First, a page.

For hundreds of years, the people who lived near the violent Arenal volcano in Costa Rica followed the same pathway, straight through the forest from their village to their cemetery, over and over again.
Beginning more than 2,500 years ago, the footprints of those early sojourners slowly carved a rut into the soil.
Now, all these years later, scientists are puzzled and amazed by an ancient pathway, long buried by volcanic ash and vegetation that has resurfaced again in satellite images from space.
Anthropologist Payson Sheets of the University of Colorado is on his way back to Costa Rica, along with a team of researchers, to see if the latest in satellite technology can help unravel the story of these ancient people.
"We've got a heck of a mystery here," says Sheets.
Finding Straight Lines
Part of the mystery involves how the pathways were discovered. They are almost impossible to detect from the ground, because years of growth and erosion have made them blend in with the surrounding area. But they show up clearly from space because the paths follow straight lines.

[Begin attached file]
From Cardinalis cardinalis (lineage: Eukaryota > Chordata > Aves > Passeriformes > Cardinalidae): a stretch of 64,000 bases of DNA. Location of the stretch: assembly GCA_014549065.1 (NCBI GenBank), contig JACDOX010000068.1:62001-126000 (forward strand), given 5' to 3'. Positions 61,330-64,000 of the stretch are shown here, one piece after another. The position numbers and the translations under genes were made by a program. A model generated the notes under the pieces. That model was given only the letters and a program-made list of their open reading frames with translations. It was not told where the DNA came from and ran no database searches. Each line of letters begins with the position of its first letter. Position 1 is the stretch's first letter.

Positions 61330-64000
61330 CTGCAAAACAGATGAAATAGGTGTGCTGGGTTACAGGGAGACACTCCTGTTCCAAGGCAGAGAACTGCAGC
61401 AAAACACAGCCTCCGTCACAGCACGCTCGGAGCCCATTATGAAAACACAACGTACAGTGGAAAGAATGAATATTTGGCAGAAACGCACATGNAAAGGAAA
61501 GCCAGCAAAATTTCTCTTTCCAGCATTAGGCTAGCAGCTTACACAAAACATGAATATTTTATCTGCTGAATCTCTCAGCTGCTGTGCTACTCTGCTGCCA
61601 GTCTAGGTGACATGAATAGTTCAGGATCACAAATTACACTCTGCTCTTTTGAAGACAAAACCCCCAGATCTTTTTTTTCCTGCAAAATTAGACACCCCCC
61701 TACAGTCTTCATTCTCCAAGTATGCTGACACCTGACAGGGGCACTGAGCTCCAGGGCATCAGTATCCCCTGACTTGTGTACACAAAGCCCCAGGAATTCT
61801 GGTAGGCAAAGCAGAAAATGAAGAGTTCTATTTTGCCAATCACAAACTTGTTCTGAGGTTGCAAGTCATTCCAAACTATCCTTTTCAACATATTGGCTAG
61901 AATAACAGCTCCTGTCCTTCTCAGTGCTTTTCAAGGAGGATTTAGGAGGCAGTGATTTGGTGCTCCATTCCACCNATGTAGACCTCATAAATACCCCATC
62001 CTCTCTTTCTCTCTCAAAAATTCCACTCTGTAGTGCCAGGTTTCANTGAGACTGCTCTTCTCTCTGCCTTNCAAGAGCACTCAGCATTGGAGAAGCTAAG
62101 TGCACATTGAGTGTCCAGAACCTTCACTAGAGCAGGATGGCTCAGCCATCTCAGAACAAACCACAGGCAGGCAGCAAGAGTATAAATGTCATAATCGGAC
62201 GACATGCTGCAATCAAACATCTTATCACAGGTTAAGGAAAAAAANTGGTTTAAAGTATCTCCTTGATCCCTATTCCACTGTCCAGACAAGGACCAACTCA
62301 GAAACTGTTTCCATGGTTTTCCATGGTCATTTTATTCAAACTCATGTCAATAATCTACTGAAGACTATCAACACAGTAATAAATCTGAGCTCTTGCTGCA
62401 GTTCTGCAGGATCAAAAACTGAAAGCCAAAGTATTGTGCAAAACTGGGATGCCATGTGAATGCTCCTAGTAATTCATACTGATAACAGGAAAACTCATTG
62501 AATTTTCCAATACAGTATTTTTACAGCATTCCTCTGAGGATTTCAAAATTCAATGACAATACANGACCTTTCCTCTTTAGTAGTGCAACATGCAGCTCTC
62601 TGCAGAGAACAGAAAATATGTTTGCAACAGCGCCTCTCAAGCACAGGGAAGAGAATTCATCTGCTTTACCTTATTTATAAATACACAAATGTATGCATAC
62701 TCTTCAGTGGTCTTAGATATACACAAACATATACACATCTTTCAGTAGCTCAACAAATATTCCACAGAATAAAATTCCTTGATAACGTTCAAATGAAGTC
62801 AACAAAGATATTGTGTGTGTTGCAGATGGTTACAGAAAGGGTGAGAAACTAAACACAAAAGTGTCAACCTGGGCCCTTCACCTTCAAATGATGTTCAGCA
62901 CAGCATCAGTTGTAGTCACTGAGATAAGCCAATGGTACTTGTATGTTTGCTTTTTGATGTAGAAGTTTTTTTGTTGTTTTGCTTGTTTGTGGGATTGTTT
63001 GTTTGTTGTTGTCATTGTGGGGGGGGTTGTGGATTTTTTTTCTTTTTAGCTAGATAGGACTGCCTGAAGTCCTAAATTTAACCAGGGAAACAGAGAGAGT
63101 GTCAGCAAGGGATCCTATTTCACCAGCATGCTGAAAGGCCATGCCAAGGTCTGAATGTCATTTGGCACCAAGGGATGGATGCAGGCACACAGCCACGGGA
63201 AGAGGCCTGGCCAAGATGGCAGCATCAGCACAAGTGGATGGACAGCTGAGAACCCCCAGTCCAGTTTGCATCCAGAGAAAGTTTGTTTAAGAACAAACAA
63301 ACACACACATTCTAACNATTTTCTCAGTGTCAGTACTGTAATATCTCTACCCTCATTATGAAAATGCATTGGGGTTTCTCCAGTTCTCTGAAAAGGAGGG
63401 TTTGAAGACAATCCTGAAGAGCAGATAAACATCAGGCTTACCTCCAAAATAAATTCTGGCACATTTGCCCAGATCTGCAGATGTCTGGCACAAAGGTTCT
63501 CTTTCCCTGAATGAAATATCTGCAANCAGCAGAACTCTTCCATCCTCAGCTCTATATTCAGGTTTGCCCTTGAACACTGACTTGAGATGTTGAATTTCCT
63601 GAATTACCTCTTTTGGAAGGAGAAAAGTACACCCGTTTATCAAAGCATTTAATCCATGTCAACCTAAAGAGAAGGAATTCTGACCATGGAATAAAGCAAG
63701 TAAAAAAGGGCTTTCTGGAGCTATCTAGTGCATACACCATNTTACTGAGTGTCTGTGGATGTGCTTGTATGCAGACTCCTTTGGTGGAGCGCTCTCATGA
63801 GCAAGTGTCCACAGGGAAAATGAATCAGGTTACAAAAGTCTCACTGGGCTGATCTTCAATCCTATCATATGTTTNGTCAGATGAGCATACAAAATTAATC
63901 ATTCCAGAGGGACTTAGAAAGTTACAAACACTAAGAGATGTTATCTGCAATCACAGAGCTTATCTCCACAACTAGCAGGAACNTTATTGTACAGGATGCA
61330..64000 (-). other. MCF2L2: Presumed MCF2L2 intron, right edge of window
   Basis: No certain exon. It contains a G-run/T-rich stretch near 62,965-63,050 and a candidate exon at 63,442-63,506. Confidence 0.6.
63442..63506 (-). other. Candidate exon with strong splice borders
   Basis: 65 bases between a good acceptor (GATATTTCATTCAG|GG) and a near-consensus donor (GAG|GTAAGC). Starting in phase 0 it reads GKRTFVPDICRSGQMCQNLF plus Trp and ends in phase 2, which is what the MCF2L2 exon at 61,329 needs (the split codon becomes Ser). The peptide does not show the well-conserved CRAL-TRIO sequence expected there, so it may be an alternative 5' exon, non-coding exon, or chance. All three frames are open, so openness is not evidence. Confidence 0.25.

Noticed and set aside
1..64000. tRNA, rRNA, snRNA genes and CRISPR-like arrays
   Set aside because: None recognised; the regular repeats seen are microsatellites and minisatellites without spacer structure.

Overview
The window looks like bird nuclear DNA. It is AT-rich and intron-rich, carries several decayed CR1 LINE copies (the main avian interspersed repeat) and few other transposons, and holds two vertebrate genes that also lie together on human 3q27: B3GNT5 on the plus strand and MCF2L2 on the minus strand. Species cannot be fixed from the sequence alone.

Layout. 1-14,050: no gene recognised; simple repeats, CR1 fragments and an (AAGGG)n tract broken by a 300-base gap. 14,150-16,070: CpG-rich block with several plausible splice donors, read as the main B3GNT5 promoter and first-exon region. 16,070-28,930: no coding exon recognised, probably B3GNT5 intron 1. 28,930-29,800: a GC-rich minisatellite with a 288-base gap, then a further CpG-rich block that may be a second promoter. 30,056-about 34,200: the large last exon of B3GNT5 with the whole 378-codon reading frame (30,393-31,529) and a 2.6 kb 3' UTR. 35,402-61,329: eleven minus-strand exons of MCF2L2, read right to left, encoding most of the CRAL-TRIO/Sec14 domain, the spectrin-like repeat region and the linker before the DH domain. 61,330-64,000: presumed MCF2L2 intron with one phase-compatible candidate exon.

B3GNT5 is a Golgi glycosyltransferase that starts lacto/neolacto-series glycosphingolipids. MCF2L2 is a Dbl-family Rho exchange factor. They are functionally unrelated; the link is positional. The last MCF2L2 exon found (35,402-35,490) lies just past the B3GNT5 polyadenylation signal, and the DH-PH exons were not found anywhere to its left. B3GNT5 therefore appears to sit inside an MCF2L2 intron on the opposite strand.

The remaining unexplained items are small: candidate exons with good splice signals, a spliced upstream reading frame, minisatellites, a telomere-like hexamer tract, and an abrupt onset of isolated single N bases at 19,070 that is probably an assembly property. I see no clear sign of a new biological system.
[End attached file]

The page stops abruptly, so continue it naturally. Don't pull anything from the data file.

Nature abhors a straight line, and images from a NASA aircraft first made in 1984 intrigued Sheets and NASA archaeologist Tom Sever because a straight line is nearly always a clear indication of human activities. They traveled to the area and found that the line was indeed a pathway, but the images were few and far between and didn't show much of the area.
That changed last year with the launch of a commercial satellite, known as IKONOS. The IKONOS satellite took images of the footpaths in the visual and infrared portions of the light spectrum.